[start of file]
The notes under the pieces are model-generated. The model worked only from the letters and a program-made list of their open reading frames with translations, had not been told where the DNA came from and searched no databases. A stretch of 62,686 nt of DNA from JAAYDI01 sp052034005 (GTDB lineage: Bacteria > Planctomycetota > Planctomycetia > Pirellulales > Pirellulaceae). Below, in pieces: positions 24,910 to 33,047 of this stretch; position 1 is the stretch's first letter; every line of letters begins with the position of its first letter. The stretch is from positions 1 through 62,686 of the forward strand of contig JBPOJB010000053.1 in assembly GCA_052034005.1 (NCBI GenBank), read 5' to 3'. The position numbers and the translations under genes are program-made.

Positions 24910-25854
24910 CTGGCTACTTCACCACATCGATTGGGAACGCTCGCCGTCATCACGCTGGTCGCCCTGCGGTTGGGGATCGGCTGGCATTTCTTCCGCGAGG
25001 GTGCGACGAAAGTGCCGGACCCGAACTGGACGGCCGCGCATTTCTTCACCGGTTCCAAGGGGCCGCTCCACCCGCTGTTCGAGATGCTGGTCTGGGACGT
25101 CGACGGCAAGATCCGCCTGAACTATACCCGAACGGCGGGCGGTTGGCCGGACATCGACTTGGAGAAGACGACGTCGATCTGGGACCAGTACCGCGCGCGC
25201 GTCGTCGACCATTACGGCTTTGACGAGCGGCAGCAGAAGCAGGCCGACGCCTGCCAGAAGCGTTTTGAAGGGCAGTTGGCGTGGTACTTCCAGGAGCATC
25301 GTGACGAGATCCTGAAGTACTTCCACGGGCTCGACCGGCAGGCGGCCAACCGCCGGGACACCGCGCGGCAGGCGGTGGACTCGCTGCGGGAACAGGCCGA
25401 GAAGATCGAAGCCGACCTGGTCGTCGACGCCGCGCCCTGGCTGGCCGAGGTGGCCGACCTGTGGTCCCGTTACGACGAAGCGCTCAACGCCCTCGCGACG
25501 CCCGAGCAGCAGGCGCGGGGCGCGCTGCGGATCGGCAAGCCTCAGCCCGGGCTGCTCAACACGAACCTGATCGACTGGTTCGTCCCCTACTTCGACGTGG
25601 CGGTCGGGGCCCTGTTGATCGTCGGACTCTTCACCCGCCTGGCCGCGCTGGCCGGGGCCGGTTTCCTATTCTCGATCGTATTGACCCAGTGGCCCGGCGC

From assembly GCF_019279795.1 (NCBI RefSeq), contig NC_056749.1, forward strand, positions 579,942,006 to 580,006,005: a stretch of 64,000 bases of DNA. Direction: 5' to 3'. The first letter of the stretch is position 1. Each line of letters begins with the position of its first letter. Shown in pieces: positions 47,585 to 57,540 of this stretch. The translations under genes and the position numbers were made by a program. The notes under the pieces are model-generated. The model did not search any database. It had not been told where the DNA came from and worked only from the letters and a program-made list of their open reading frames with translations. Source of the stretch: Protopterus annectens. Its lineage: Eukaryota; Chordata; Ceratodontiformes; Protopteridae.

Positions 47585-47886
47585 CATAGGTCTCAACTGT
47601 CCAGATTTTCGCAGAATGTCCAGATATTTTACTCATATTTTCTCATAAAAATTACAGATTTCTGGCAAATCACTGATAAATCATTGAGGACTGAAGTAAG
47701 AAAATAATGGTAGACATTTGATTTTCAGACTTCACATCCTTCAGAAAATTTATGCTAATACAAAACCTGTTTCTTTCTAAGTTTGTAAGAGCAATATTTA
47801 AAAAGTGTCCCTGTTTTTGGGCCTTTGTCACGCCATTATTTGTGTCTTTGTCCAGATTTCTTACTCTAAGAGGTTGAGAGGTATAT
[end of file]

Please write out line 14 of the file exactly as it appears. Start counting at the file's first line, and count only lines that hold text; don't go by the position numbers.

47601 CCAGATTTTCGCAGAATGTCCAGATATTTTACTCATATTTTCTCATAAAAATTACAGATTTCTGGCAAATCACTGATAAATCATTGAGGACTGAAGTAAG